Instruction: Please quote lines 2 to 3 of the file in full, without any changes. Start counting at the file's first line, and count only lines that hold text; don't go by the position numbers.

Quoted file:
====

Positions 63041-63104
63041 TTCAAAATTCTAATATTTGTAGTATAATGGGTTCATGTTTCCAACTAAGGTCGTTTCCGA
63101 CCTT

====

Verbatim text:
63041 TTCAAAATTCTAATATTTGTAGTATAATGGGTTCATGTTTCCAACTAAGGTCGTTTCCGA
63101 CCTT